What's My Risk Of Catching COVID-19 If I Order Takeout?

In our series "What's the Risk?", experts weigh in on what risks different scenarios pose for transmitting COVID-19.

What's My Risk Of Catching COVID-19 If I Order Takeout?

When it comes to getting sick with COVID-19, you might be thinking about this, and we have, too. Liz Stein asks:

"Am I safe ordering takeout? What's the risk?"

We asked the experts: Dr. Irfan N. Hafiz, an infectious disease physician and chief medical officer for Northwestern Medicine's northwest region; Katie Cary, vice president of infection prevention for HCA Continental Division; and Dr. Jasmine Marcelin, an infectious disease specialist at Nebraska Medicine.

Their take: Contracting COVID-19 from ordering takeout is low-risk. 

"I wouldn't be that concerned about takeout food, especially if it's something that you can reheat. You know, put that in a microwave and reheat that, and if there are any germs, that should probably take care of that. But that's probably an extreme situation there. I really think that's a low risk overall," Hafiz said.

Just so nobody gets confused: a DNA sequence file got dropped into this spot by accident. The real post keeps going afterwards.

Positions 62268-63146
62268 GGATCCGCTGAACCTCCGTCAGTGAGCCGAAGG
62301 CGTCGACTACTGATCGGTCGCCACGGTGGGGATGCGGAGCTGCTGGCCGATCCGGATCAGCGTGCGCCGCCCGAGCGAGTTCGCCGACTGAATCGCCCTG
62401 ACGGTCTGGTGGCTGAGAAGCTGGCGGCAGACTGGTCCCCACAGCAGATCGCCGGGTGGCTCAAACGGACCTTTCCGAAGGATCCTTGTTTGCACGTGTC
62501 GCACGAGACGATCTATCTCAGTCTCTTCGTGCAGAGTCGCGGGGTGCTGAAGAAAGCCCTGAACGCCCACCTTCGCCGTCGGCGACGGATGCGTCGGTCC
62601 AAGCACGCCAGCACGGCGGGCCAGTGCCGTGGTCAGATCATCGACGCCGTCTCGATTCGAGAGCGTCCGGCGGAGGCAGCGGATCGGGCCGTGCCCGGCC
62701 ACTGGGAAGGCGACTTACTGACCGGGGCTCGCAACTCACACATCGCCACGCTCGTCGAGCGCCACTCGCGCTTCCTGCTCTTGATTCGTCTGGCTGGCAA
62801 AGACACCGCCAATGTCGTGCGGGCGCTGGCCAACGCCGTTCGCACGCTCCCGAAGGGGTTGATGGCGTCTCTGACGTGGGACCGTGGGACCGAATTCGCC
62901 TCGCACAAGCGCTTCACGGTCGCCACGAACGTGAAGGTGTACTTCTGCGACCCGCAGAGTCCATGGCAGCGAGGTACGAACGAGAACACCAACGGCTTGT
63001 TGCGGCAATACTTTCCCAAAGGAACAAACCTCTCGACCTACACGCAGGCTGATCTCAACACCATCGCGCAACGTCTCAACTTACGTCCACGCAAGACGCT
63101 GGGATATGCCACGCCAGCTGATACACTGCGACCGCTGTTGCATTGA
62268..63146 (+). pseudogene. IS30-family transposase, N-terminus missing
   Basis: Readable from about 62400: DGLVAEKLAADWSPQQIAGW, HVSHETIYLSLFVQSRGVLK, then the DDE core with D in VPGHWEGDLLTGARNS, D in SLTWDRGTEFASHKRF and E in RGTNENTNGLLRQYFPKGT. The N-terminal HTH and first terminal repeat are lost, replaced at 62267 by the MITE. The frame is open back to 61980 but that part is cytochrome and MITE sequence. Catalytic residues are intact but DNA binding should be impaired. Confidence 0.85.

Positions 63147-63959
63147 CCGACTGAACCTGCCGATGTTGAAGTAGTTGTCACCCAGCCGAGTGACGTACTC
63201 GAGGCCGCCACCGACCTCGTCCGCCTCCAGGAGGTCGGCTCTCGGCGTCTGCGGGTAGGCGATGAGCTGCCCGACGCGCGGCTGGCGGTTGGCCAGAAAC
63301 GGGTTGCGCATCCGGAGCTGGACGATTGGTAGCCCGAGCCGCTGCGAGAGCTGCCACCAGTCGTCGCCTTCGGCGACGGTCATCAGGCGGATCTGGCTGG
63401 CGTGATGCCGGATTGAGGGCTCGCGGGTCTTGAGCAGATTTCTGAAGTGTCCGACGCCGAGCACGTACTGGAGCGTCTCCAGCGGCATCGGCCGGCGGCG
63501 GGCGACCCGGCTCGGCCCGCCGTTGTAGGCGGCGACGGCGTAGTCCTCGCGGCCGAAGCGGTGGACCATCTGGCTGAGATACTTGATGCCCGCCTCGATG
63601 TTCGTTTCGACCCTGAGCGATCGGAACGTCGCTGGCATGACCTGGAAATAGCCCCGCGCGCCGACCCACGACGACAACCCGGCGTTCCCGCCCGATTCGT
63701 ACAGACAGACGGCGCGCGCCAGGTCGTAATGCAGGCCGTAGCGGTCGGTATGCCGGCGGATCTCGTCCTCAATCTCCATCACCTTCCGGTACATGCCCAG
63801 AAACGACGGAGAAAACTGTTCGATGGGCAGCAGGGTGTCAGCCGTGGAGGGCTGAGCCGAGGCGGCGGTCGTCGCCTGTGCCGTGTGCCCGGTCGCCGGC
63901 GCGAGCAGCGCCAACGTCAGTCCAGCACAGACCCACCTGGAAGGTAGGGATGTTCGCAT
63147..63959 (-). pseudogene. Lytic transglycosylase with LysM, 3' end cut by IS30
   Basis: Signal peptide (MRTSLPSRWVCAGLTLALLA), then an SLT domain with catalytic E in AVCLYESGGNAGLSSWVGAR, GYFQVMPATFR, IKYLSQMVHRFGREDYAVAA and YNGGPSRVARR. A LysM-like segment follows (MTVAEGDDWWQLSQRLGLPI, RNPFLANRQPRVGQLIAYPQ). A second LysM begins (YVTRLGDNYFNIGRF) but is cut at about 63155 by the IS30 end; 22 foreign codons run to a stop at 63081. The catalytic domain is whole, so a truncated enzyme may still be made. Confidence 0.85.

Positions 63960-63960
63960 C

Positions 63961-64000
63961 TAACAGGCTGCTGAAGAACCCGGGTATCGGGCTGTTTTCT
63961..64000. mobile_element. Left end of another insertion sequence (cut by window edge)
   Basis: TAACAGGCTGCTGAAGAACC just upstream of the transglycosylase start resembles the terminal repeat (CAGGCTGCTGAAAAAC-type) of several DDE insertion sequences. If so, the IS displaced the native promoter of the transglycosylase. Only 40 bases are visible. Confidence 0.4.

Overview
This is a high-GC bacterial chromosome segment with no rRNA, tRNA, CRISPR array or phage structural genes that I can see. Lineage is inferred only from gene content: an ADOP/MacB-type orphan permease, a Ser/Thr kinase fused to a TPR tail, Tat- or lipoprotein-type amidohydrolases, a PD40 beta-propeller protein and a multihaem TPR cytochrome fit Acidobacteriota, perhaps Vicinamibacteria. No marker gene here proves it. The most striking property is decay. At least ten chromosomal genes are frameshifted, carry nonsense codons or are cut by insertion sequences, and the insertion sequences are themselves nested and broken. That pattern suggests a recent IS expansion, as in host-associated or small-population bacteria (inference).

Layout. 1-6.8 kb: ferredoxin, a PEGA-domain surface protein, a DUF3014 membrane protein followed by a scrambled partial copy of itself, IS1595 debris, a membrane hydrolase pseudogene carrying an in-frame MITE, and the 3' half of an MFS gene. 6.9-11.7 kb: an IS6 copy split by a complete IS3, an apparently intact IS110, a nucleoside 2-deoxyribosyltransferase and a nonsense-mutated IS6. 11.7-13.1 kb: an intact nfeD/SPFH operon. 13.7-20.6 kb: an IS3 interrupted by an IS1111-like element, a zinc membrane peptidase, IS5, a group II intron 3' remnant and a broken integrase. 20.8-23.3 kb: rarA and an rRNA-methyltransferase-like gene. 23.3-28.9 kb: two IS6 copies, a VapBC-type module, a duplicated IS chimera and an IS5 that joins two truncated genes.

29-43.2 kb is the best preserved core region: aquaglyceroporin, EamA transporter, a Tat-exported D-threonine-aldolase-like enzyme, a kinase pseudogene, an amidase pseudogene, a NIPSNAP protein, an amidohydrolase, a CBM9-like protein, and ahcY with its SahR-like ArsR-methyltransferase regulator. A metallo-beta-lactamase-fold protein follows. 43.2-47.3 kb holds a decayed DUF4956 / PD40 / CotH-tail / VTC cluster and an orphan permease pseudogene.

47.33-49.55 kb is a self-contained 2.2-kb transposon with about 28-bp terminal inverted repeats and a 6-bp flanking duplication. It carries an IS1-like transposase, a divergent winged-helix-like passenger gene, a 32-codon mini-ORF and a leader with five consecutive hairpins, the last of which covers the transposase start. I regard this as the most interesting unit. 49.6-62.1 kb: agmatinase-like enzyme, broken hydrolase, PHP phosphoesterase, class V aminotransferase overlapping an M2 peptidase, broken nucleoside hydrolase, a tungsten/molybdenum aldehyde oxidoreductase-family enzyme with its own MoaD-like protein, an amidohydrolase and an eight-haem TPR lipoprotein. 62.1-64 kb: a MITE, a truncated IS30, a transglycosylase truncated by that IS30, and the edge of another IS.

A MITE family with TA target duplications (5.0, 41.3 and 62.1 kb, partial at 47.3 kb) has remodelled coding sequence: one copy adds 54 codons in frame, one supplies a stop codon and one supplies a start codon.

"Things that you can do to help to make that risk even lower: Once you get home and put the packages down, wash your hands before you start eating, and try to avoid touching your face," Marcelin said.

"It's important if you are in a state that is encouraging masking when you're out, you should wear your mask and follow whatever guidance you have been given by your community. I would expect that those businesses that are still open are also following the exact same precautions," Cary said.

If you have a question about your risk, send a video question to whatstherisk@newsy.com.